Mario E. Diaz: She almost beat him last time. Mr. Brnovich is a rookie. I don't know if he can handle this pressure. Felicia is going to come out hard and strong. She's well-liked by both sides of the party. On the Huppenthal side not since governor Raul Castro has there been an elected Latino. Dr. David Garcia could become that. Jaime was appointed but elected David guard sis Yachats a solid chance against a November is, a person star struck while she was being interviewed by newscasters. This is a race for David to win or to lose if he doesn't do the right things during the campaign, continue to work hard.

Jose Cardenas: Now what about his primary, though? Some people were surprised it was as close as it was.

Mario E. Diaz: Look, as long as he has 50 plus one that's all that matters. It's a new day. It was close. But to me today the day after the primary is a new day. He is starting off strong already. I'm hearing from Republican friends that he's very well liked. They feel comfortable with him. Military back ground, Ph.D., a kid that came from low economic means. This is the American story. The Arizona story.

Jose Cardenas: So it looks like we may well have a democratic office holder and a statewide position. Jaime, do you think David will win?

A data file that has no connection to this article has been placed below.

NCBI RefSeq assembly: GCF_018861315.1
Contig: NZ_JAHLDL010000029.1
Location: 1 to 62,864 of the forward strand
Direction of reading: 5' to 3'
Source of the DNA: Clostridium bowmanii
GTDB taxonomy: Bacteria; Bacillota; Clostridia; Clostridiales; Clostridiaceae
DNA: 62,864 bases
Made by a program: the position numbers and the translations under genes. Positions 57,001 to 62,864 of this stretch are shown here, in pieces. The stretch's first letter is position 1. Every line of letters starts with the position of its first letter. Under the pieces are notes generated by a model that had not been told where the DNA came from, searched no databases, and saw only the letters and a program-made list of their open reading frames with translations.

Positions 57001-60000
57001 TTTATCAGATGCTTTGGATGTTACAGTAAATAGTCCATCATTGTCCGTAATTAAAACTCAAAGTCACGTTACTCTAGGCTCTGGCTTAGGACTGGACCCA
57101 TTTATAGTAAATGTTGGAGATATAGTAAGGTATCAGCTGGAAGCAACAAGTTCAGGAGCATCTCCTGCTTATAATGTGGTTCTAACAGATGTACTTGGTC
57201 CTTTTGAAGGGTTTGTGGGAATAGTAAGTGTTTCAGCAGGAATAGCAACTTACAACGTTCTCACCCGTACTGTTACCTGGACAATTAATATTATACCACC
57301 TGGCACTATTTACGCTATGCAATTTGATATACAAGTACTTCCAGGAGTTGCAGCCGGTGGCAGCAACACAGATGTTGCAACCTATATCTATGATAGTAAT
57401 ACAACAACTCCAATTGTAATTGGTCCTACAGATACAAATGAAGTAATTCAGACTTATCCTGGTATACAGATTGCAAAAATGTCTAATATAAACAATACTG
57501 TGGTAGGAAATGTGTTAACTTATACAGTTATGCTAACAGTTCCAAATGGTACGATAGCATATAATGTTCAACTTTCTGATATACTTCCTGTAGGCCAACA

Jaime Molera: It's going to be difficult. Regardless. I think Mario is right in that his challenger is going to be shown to be extremely extreme. She is about as extreme as they come in Republican circles. The thing that I think David but also a lot of Democrats tends to do, they talk amongst themselves very well. They go to the union rallies and to the worker group meetings, but they don't get out the east valley and west valley. They have to going back to my original point, mine Republican votes. You have to. In a state like Arizona you can't sit back and wait for people to come to you. You have to be much more aggressive. Aside from Rotellini, who has had -- Rotellini, business type candidate, I haven't seen that yet. That's where the Democrats have to be very aggressive. The other one we haven't talked about is Terry Goddard. It will be interesting, yes, very strong candidates on both side of the aisle will make this an interesting general election.